One of these is the Sella di Arola, a small grassy plain between Monte Vico Alvano and Monte Comune. Sella means saddle and this one straddles the peninsula with the Bay of Naples on one side and the Amalfi Coast on the other. 
In any season it is beautiful and sometimes, when the wind is in the right direction, clouds will swirl up and across it, creating a cloud dance that hides the incredible views before suddenly parting to give you a fleeting glimpse of what is below and beyond.
At other times the air is clear and you don’t know where to look first: over towards Arola and the distinctive humps of Monte Sant’Angelo and Monte Crocione, up towards the tree-clad slopes of Monte Vico Alvano and its iron cross, or down at the craggy rock formations clinging precariously to the cliff face above the sea and beyond to the Galli
islands or over towards Praiano.  
In spring the Sella is a festival of flowers, a botanist’s paradise. Often you will find clumps of rocket growing wild and there is nothing better than picking a few of its leaves and enjoying its tangy taste as you stroll along.!monte-vico-alvano---monte-comune/c1vtz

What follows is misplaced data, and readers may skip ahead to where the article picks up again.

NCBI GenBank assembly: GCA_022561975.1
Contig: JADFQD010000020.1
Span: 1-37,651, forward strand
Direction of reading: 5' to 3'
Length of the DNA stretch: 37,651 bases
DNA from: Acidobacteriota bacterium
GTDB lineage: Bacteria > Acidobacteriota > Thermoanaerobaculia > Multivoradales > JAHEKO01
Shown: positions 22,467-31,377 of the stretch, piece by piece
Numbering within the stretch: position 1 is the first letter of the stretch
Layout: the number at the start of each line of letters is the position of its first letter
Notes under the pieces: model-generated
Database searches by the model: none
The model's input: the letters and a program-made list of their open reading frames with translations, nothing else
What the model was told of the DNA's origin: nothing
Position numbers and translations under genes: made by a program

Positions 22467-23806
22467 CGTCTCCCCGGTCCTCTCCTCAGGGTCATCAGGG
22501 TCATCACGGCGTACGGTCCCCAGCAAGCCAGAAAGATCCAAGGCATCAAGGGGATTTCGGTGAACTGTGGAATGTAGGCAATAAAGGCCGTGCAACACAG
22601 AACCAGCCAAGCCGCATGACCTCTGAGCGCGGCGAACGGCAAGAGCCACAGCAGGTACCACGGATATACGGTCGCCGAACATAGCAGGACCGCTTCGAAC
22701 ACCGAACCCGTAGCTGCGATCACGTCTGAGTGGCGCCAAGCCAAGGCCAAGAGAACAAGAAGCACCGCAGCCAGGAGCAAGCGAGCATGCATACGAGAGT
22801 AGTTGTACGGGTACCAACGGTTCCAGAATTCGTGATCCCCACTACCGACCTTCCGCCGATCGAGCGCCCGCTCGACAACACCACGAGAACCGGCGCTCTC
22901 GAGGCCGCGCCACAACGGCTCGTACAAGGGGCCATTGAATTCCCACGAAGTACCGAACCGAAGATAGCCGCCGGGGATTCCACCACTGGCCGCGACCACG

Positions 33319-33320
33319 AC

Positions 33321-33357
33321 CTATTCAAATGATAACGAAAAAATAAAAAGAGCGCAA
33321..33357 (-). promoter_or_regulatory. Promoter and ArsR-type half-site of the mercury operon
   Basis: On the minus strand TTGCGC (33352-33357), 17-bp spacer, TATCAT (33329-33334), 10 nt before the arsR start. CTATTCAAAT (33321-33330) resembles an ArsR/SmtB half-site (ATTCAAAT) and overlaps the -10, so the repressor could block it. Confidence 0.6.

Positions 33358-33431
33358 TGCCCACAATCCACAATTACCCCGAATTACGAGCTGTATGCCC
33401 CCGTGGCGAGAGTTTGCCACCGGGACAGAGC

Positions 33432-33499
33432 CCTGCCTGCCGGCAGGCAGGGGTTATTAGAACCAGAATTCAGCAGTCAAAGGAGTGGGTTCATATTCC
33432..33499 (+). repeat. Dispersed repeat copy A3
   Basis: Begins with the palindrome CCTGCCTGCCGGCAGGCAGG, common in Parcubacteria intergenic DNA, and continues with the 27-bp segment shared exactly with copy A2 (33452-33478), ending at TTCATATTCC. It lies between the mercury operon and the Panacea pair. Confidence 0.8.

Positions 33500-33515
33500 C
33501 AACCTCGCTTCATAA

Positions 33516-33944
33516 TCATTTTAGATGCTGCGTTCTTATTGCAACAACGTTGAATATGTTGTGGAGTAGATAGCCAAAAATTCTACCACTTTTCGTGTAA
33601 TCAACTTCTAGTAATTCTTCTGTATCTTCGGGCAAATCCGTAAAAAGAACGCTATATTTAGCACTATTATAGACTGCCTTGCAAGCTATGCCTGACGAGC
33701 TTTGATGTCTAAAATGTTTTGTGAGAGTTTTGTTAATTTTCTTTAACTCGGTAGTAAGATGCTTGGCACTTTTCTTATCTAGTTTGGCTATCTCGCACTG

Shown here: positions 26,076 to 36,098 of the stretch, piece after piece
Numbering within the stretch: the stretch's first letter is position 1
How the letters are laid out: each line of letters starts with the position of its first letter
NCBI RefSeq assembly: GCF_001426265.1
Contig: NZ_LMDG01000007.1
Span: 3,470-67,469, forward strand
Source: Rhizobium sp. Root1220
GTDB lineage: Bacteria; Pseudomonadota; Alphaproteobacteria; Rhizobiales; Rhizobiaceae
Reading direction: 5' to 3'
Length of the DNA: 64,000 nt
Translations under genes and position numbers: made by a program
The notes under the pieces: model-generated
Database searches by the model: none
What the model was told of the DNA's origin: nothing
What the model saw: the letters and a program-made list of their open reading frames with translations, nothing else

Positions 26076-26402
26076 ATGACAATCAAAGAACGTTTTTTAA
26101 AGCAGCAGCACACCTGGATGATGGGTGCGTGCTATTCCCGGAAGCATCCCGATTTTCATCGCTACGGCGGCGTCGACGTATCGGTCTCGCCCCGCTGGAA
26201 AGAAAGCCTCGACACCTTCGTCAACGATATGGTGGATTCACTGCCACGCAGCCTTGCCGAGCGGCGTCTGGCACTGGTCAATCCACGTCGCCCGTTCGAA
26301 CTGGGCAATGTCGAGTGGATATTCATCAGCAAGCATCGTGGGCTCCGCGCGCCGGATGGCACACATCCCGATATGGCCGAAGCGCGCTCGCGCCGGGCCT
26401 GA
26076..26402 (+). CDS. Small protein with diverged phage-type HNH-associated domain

Tuesday, 9 September 2014


Mothers throughout Italy are rejoicing today as the interminable school summer holidays, 3 months long, finally draw to a close.
The shops have been full of school merchandise for weeks – rucksacks, exercise books, pencil cases, bright pink Princess, Winx and Hello Kitty designs for the girls and the latest blue Super-heroes for the boys. It is big business and costs, but not nearly as much as the school text books, which from Middle school (aged 11 upwards) have to be purchased by the parents. These have a tendency to be changed yearly so that the second-hand market is virtually non-existent and elder siblings can’t pass theirs on. We are looking at an annual cost of at the very least 300 euros, considerably more at the secondary schools.
However we save on uniforms - there are none as such here. The nursery and primary school children wear “grembiuli”, school smocks or overalls, generally white for the girls and blue for the boys (as if little girls don’t get dirty too…). The older children wear their own clothes which is fine until they create their own uniforms according to the fashion trend of the moment. We had the bare-midriff period of the girls (yes even at school..), regardless of how many spare tyres they were sporting, and the ridiculously extra low-hung, baggy trousers of the boys, exposing a far too generous expanse of fake Calvin Klein underpants.
When my boys were school-age, the school was just down the road from where we lived. It was a large, ugly modern building, purpose built, that now stands empty. Most village schools have been shut down over the past few years, not enough children to justify the costs.